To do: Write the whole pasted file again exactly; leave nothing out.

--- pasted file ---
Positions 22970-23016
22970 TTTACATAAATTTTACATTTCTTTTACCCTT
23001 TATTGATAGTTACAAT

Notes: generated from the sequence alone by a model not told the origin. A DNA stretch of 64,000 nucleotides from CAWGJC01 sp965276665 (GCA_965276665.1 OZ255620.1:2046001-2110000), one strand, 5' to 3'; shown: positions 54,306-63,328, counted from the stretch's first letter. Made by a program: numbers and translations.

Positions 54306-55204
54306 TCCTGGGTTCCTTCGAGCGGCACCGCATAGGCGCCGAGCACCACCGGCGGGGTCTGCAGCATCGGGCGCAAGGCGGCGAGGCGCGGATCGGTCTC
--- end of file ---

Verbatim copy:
Positions 22970-23016
22970 TTTACATAAATTTTACATTTCTTTTACCCTT
23001 TATTGATAGTTACAAT

Notes: generated from the sequence alone by a model not told the origin. A DNA stretch of 64,000 nucleotides from CAWGJC01 sp965276665 (GCA_965276665.1 OZ255620.1:2046001-2110000), one strand, 5' to 3'; shown: positions 54,306-63,328, counted from the stretch's first letter. Made by a program: numbers and translations.

Positions 54306-55204
54306 TCCTGGGTTCCTTCGAGCGGCACCGCATAGGCGCCGAGCACCACCGGCGGGGTCTGCAGCATCGGGCGCAAGGCGGCGAGGCGCGGATCGGTCTC